PH of bogs

dslangrock(z9CA)July 2, 2004

What would be the best PH reading for bog plants? I assume it would be a different reading for the carnivorus plants.

I was thinking about lining a new bog with bentonite, but the specs show the PH of the bentonite to be 9 which is very alkaline. Haven't checked the tap water yet, but will probably add a filter to get rid of the nasty stuff the government puts into our drinking water to protect us. Wish the water was like the water at our ranch which we get from very deep wells. It is so pure that if we were raising cattle, we would have to add minerals so the cows wouldn't abort their calves.

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True bogs tend to have a very low PH. My bog garden has a PH of about 5.5. However there are also areas called Fens. A fen has a different PH while being much like a bog in other respects. A bog gets all of it's nutrients from the air in the form of rain, in other words very poor, and rain water is naturally acid. A fen gets it's nutrients from ground water and therefore can be richer (and tend to be much richer in plant species). The natural fens in this area are very rich in calcium and have a PH between 7 and 8.

I'm not sure how plants would react to a PH as high as 9.

    Bookmark   July 4, 2004 at 9:22AM
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I dont know what you mean by getting a filter to get rid of the stuff the government puts into our drinking water far as ponds go....... but you can leave any water outside for 24 hours (I use the rule of 3 as in days) and it will be dechlorinated. Where I am the city voted on flouride 49/51 (pfft yeah fishy eh? *G*) and now we are stuck with something unnatural in sheer rate, and also very toxic!!!! Remember Led Zep and what they looked like when first coming out? Well their teeth were bad from not takeing care of them but also .......because of flouride! It is why they stopped putting it in their water!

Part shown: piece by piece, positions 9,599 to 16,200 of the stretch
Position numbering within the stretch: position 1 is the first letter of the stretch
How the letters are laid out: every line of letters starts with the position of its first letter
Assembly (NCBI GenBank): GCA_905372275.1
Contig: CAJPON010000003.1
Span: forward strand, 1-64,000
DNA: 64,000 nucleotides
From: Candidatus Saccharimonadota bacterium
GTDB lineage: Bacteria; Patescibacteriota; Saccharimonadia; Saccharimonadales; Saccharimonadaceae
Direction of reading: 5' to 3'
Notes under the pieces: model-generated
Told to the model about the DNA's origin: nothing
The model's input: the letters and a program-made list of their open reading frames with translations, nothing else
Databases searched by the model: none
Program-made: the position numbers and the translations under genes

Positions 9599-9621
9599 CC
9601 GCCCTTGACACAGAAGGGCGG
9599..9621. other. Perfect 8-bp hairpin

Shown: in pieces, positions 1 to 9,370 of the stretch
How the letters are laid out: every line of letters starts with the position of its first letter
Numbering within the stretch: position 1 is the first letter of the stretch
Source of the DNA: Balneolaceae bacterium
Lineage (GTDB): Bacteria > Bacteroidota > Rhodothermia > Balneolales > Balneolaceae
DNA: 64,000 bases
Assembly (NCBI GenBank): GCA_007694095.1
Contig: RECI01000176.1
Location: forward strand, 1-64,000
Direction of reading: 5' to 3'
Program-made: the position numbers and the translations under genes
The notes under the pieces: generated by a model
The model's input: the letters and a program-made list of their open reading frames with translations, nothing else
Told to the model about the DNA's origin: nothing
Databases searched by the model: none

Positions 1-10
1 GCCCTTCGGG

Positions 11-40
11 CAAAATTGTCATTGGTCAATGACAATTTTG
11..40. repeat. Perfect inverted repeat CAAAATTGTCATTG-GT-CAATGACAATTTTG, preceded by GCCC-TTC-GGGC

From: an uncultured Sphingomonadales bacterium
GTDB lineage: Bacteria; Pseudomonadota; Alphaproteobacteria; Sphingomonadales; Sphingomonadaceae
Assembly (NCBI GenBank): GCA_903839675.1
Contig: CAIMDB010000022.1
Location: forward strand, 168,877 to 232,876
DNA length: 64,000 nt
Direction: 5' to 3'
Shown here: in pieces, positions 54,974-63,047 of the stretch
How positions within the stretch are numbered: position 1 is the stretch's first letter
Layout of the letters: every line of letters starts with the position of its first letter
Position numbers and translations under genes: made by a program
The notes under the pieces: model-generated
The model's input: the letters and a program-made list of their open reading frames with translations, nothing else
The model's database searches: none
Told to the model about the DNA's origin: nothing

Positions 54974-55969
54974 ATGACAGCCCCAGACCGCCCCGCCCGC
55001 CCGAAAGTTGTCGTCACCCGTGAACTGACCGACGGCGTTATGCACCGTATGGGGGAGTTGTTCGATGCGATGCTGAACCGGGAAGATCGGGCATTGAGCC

Argh argh lol..... ever feel like you just cant win? *S*

Anyhoohoos..... with well water you would still have to add something to it to make it safe for having fish. *S*

Either way you have to add stuff for maintenence. *Shrug*

    Bookmark   July 8, 2004 at 11:09PM
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Fredsbog. Glad to learn the real name of my wet place! I have a FEN. I love it because I can grow things that like ground water and don't have to be tied to rain water. I still haven't figured out how rain water can be so pure falling through all the gunk that is thrown into the sky. I have deep wells on our ranch which are so pure that if we were raising cattle and not plants we would have to add things to it so the cows wouldn't abort their calves. Its the water at our home in a metroplitan area that puts undesireable things in it to help us that causes my plants to not flourish as they do at our ranch.

    Bookmark   July 23, 2004 at 12:40AM
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Hey guys, I know this post is very very old, but I grow orchids and read alot about plants in general. I am working on a rain water bog here in montana as the one I had in florida did not seem to go over very well. although having 3 dogs drink from the sphagnum trough isnt good either. Anyway keep in mind that ANY plant(s) need a certain PH in order to take in certain minerals. Mineral absorption rates in orchids all coincide at a ph of about 5.2-5.5 and is about the same with most other plants no matter what environment they are in. some things like calcium uptake and iron peak out around 5.4 and start to wane at the higher PH levels. But most plants can absorb whatever is needed at a PH of about 5.5 so keep that in mind when you have any plants and bog gardens. The true exception is sphagnum mosses and carnivorous plants as they live in a very acidic environment.

    Bookmark   September 30, 2010 at 6:35PM
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Keep in mind that in a natural bog there really are not that many types of plants, mostly sphagnum and some other mosses, some sedges, maybe a few Salix, Lycopodiella, and some carnivorous plants plus plants that grow only in bogs. Check the link.

Here is a link that might be useful: Bogs

    Bookmark   October 8, 2010 at 1:28AM
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